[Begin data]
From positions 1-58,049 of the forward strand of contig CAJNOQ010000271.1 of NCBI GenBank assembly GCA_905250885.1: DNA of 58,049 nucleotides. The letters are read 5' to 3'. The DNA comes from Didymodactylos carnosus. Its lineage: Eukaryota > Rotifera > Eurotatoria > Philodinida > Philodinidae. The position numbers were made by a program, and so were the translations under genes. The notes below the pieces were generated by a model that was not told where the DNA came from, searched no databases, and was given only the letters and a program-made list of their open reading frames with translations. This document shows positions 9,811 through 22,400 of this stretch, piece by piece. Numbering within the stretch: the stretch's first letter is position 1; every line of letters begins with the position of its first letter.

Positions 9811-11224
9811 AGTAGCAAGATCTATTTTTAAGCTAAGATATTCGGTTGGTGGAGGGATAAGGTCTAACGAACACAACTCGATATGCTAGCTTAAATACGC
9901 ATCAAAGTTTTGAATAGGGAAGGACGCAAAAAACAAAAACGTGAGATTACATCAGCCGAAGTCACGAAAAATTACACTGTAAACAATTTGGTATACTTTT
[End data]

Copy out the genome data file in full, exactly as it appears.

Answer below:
From positions 1-58,049 of the forward strand of contig CAJNOQ010000271.1 of NCBI GenBank assembly GCA_905250885.1: DNA of 58,049 nucleotides. The letters are read 5' to 3'. The DNA comes from Didymodactylos carnosus. Its lineage: Eukaryota > Rotifera > Eurotatoria > Philodinida > Philodinidae. The position numbers were made by a program, and so were the translations under genes. The notes below the pieces were generated by a model that was not told where the DNA came from, searched no databases, and was given only the letters and a program-made list of their open reading frames with translations. This document shows positions 9,811 through 22,400 of this stretch, piece by piece. Numbering within the stretch: the stretch's first letter is position 1; every line of letters begins with the position of its first letter.

Positions 9811-11224
9811 AGTAGCAAGATCTATTTTTAAGCTAAGATATTCGGTTGGTGGAGGGATAAGGTCTAACGAACACAACTCGATATGCTAGCTTAAATACGC
9901 ATCAAAGTTTTGAATAGGGAAGGACGCAAAAAACAAAAACGTGAGATTACATCAGCCGAAGTCACGAAAAATTACACTGTAAACAATTTGGTATACTTTT